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English for Academic puRposes

DLI

EAP

Start

Content

What

Why

Who

How

References

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WHO

Business Problem

Learning Gap

Learning Outcomes

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Why

Learning Outcomes

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Bloom's Taxonomy

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  • Remember a variety of academic genres and topics.
  • Identify suitable sources for writing and understand proper referencing.

  • Understand and apply grammar and vocabulary typical of academic discourse.
  • Comprehend critical thinking and develop critical approaches.

  • Analyse and critique academic genres in terms of structure and content.
  • Analyse and evaluate the effectiveness of different reading strategies.

  • Apply critical thinking skills to analyse and evaluate information.
  • Apply effective listening and communication skills in diverse situations such as lectures and seminars.

  • Evaluate and enhance the complexity of grammar and vocabulary in academic discourse.
  • Evaluate and improve critical thinking skills in reading, thinking, and writing.

  • Write a literature review.
  • Present a topic in an academic format.
  • Create and execute basic research projects using key research methods.

Module 2: The Writing Process

Module 3:Sources

Module 6: Vocabulary for Writing

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Module 5:Elements of Writing1

Module 4: Structuring Academic Essays

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Module 9:Writing Research Papers

Module 7:Writing Models

Module 8: Presentation Skills in Academic Settings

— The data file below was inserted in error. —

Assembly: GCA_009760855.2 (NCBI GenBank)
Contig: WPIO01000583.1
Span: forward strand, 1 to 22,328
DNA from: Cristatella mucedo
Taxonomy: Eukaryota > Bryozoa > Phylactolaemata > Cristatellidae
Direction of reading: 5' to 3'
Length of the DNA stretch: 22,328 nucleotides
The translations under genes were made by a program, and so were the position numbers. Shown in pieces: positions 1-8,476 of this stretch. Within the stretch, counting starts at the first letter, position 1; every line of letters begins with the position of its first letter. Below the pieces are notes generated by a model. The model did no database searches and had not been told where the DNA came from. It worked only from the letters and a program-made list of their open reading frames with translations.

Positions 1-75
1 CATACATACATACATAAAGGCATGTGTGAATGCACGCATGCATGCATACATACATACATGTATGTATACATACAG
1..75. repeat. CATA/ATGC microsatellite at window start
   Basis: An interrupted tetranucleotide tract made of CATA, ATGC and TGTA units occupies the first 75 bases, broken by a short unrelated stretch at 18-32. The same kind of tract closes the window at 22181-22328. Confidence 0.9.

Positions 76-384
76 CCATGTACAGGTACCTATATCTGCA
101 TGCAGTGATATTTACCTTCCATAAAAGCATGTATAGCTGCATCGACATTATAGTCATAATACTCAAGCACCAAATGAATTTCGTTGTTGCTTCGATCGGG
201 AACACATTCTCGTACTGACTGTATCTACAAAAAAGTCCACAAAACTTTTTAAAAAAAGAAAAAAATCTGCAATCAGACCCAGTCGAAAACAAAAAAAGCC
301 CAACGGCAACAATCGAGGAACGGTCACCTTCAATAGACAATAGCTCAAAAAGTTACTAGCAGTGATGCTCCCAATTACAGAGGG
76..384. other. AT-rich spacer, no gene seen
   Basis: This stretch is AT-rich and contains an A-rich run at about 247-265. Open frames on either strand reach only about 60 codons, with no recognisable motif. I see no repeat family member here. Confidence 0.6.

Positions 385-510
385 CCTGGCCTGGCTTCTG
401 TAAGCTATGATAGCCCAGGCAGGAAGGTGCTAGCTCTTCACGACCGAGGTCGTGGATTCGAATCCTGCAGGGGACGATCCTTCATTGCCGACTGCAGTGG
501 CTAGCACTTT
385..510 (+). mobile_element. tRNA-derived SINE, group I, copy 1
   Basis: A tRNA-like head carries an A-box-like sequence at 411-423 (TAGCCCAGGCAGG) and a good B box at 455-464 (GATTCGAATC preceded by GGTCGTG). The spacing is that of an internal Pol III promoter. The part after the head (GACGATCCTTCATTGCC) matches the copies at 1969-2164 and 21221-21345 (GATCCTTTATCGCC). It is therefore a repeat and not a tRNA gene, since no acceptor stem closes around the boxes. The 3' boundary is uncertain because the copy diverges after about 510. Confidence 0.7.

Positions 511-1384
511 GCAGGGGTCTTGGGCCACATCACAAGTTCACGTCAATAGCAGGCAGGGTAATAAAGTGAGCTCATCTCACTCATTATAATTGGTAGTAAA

Module 1: Introduction to Academic English1

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What

  • The Purpose of Academic English
  • Academic Writing Styles and Expectations
  • Finding Suitable Resources

  • Planning and Organizing Your Writing
  • Reading Methods
  • Key-Points and Note-Taking

  • Avoiding Plagiarism
  • Summarising and Paraphrasing
  • References and Quotations

  • Combining Sources
  • Organising Paragraphs
  • Introductions and Conclusions

  • Argument and Discussion
  • Cause and Effect, Cohesion and Comparisons
  • Problems and Solutions

  • Academic Vocabulary
  • Achieving the Right Academic Tone and Style
  • Addressing Common Grammar Challenges

  • Principles of Structuring Academic Presentations
  • Designing Engaging Presentation Slides
  • Delivery Techniques for Academic Talks

  • Case Studies
  • Literature Review and Book Review
  • Writing Longer Essays
  • Reports and surveys

  • Understanding Research Paper Format
  • Organizing and Structuring Research Papers
  • Integrating Primary and Secondary Sources

Format: Core and spoke

The modules will be added on a user-friendly online learning platform that supports various multimedia formats, live seminars, discussion forums, and interactive elements. Core multimedia eLearning contains the main content, such as reading different academic works and exploring concepts and features of academic English.

Spoke elements offer a lot of variety as the learner will be able to attend live seminars, watch the lectures in their own time, add reflections, questions discussions, feedback on social platform. They will also access various online tasks, for example paraphrasing and summarising a part of an article and post it on the social platform to receive feedback from tutors and peers. Moreover, the toolkits will provide additional content for a deeper dive into the subject.